The story is a dramatic unveiling of one surprise after another. I also really liked the multiple perspectives from which it was told. It was very revealing to hear the inner thoughts and feelings of all the major characters at odds with one another. For example, the reader gets a sense of Catrin’s growing feelings for Marcellus, then Queen Rhiannon’s experience, then dangerous Marrock and his motives for wanting the throne. The author does a marvelous job of stringing everything together so that just the right perspective is detailed at the right time. Importantly, a curse plays a big role in the plot. King Amren had been cursed by Rhan before she was beheaded, stating that his daughter would embody a raven and join forces with his son to overthrow the kingdom. Yet with time, the curse is rewritten and things do not go as prophesied. I think this can be interpreted as a lovely metaphor for people taking charge of their lives and writing their own stories.
One of my favorite aspects of the story is the strength with which women are depicted. For example, the Cantiaci women have the same rights as their husbands. In an enlightening conversation between Queen Rhiannon and Princess Catrin, Rhiannon compares the attitudes toward women as held by Romans versus their people. In Rome, the paterfamilias (father) has total control over his entire family and slaves. But in King Amren’s kingdom, Catrin can become a sorceress, she can own property, be a warrior, or a mother. Catrin is multidimensional with a complex story: she is a warrior but also a vulnerable young girl; she is a soul traveler who can connect with the raven and with Marcellus on a deep level; and she is compared to the enticing Sirens who tried to ensnare the Greek hero Odysseus.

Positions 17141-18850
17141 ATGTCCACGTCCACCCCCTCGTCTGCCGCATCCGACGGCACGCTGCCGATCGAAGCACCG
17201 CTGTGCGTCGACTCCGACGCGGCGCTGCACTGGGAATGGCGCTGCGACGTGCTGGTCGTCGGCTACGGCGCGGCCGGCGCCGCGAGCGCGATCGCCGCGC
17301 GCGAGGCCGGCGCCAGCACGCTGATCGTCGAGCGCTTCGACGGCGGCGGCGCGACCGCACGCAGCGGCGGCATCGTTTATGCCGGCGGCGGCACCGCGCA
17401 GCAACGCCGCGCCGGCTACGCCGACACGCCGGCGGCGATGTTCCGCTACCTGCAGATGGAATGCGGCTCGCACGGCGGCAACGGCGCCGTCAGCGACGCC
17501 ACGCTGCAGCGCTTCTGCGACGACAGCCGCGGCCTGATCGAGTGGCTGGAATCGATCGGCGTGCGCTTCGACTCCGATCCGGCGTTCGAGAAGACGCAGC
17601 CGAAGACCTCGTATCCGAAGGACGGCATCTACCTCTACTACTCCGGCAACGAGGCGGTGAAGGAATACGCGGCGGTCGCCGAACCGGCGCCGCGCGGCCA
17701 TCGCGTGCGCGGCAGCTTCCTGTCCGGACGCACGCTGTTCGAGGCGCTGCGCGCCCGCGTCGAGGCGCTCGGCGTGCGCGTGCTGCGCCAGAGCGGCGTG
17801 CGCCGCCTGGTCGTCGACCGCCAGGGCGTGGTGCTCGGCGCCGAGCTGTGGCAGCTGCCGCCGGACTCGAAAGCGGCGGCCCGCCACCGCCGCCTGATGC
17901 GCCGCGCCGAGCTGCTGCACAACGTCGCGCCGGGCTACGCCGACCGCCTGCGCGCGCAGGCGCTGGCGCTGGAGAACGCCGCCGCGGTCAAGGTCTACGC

I am a huge fan of Roman mythology and was very pleased that Apollo was woven into this powerful and mystical adventure story. I loved learning more about Celtic myths and legends as well. While the Romans worship Apollo as the god of the sun, the Celt’s worship the god Bel (sun god) and the goddess Belissama (goddess of fire and light). I was also enthralled by the mystical element woven throughout as seen through the collective belief in omens, magic, and the importance of dreams.
Overall, the author did a fantastic job of incorporating the mystical with the political. I’ll admit that there were a few moments in which I feared the romance was going to get a bit tawdry, because some of the sexual scenes started to feel slightly too descriptive. Fortunately though, as the whole story unfolded and more and more revelations came to light, I realized my fears were unfounded and thought twice about my initial impression. I must say that ultimately, this story is truly stunning! I was very impressed with the editing too, as I found only one tiny error (a missing quotation mark) in the entire story. I easily give this book 4 out of 4 stars and recommend it to readers who love beautifully crafted mythological, political, and romance stories. However, because of the slightly graphic sexual scenes I mention above, I offer a word of caution for younger and/or more sensitive readers. Still, I believe that many readers will find this book well-researched and compelling.